Now showing 1 - 2 of 2
ItemNot For Me: Older Adults Choosing Not to Participate in a Social Isolation InterventionWaycott, J ; Vetere, F ; Pedell, S ; Morgans, A ; Ozanne, E ; Kulik, L (Association for Computing Machinery, 2016-05)This paper considers what we can learn from the experiences of people who choose not to participate in technology-based social interventions. We conducted ethnographically-informed field studies with socially isolated older adults, who used and evaluated a new iPad application designed to help build new social connections. In this paper we reflect on how the values and assumptions guiding the technological intervention were not always shared by those participating in the evaluation. Drawing on our field notes and interviews with the older adults who chose to discontinue participation, we use personas to illustrate the complexities and tensions involved in individual decisions to not participate. This analysis contributes to HCI research calling for a more critical perspective on technological interventions. We provide detailed examples highlighting the complex circumstances of our non-participants' lives, present a framework that outlines the socio-technical context of non-participation, and use our findings to promote reflective practice in HCI research that aims to address complex social issues.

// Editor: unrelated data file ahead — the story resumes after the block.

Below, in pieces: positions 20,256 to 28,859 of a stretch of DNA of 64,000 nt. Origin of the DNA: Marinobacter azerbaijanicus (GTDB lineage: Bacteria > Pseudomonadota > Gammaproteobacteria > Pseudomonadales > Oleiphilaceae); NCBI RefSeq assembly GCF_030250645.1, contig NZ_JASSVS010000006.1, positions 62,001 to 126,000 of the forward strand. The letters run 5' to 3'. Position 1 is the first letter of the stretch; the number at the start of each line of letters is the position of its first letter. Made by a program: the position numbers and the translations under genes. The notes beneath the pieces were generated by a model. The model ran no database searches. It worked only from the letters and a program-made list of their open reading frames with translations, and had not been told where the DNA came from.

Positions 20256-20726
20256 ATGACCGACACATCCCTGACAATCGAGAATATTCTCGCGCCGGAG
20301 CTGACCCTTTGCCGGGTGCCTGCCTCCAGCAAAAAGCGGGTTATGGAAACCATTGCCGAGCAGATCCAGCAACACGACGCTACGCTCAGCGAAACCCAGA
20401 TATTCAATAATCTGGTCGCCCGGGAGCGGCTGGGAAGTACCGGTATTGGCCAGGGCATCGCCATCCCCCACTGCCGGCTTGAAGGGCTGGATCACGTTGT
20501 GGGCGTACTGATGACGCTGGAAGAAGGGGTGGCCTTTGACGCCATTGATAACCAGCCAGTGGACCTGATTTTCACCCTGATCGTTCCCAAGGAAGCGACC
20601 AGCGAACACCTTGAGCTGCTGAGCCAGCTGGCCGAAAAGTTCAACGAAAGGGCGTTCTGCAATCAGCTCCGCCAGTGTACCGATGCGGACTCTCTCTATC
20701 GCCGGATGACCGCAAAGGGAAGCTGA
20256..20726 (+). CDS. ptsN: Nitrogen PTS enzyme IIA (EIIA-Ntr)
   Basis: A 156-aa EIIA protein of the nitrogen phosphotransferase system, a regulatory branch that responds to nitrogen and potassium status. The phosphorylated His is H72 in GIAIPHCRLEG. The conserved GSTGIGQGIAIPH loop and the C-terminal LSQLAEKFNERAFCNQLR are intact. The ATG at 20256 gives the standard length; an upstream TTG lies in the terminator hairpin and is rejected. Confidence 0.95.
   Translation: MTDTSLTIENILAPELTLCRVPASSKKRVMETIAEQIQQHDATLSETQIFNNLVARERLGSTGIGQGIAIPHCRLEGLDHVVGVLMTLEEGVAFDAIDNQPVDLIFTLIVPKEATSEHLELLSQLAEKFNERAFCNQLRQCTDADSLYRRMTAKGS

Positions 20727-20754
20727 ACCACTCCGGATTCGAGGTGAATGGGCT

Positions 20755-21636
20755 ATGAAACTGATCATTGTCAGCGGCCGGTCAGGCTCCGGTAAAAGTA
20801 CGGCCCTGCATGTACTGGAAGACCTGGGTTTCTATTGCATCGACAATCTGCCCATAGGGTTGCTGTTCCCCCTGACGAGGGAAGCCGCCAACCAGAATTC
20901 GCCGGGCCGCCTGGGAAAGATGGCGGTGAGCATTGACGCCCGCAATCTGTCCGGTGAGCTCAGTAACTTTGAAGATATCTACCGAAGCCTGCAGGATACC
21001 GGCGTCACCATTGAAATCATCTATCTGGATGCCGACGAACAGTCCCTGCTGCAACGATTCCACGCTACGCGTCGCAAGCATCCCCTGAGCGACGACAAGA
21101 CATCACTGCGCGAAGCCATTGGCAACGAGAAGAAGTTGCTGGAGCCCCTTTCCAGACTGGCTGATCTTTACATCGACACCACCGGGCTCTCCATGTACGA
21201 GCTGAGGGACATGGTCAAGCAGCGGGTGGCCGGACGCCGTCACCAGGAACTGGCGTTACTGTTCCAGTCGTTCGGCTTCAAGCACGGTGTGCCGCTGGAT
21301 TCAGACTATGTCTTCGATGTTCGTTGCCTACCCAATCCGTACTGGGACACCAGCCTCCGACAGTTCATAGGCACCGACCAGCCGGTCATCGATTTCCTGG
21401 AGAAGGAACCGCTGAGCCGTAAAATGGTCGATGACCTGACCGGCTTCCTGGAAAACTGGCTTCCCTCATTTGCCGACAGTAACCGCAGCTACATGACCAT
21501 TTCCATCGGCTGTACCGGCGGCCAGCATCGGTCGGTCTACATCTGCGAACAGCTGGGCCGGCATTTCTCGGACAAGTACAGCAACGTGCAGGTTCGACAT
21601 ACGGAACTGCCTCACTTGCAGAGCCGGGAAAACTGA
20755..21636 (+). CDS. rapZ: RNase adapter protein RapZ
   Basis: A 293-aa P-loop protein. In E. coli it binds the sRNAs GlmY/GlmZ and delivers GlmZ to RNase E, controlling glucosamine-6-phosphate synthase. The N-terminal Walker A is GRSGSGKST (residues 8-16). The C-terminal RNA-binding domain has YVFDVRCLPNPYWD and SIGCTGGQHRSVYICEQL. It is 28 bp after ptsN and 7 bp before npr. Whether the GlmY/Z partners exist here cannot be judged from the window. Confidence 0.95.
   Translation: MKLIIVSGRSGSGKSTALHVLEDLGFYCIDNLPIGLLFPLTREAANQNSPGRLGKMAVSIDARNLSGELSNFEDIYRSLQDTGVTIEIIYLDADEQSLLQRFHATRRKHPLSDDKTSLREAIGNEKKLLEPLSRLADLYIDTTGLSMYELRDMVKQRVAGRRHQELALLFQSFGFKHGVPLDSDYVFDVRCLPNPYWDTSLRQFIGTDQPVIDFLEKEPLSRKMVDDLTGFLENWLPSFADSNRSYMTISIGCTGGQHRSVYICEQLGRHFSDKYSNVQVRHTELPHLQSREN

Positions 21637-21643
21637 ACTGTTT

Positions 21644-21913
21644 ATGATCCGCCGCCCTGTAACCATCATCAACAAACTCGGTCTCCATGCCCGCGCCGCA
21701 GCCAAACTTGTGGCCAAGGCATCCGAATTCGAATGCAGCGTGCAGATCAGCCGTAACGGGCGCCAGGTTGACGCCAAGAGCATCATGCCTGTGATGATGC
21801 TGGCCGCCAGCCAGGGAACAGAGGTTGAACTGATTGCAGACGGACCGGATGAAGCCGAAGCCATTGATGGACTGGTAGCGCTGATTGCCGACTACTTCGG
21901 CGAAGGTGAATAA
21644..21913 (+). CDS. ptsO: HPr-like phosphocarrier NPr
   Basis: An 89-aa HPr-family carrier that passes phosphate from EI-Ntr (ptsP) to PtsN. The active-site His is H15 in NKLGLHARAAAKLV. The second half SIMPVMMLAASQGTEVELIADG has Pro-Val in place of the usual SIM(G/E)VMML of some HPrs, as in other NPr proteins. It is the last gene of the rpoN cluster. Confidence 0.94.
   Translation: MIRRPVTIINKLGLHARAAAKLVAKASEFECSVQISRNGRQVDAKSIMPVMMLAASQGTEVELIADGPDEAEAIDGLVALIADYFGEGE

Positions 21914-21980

ItemAgile housing for an ageing AustraliaNewton, C ; Backhouse, S ; Aibinu, A ; Crawford, RH ; Kvan, T ; Ozanne, E ; Pert, A ; Whitzman, C ; Zuo, J ; Daniel, L ; Soebarto, V (The Architectural Science Association and The University of Adelaide, 2016)By 2055, Australia’s 65+ population will have doubled and, if current strategies are followed, it is likely that the housing available will be inappropriate. Today’s housing stock will still be in use yet few developers and designers are capitalising on the potential of agile housing and, more broadly, the creation of age-friendly neighbourhoods. Current changes in design and prefabrication technology, along with government initiatives for ageing at home in preference to institutional care, have the potential to transform the way we consider housing design to support changing demographics. This research considers agile housing for an ageing population from the perspectives of urban planning, design, prefabrication, sustainability, life-cycle costing and social gerontology. We highlight the need for interdisciplinary perspectives in order to consider how entrenched policy, planning, design and construction practices can be encouraged to change through advocacy, design speculation and scenario testing to deliver right-sized housing. A cradle-to-grave perspective requires the exploration of the social and practical benefits of housing in multigenerational communities. This research links to concurrent work on affordable housing solutions and the potential of an industry, government and academic partnership to present an Australian Housing Exposition, that will highlight the possibilities of a more agile housing approach.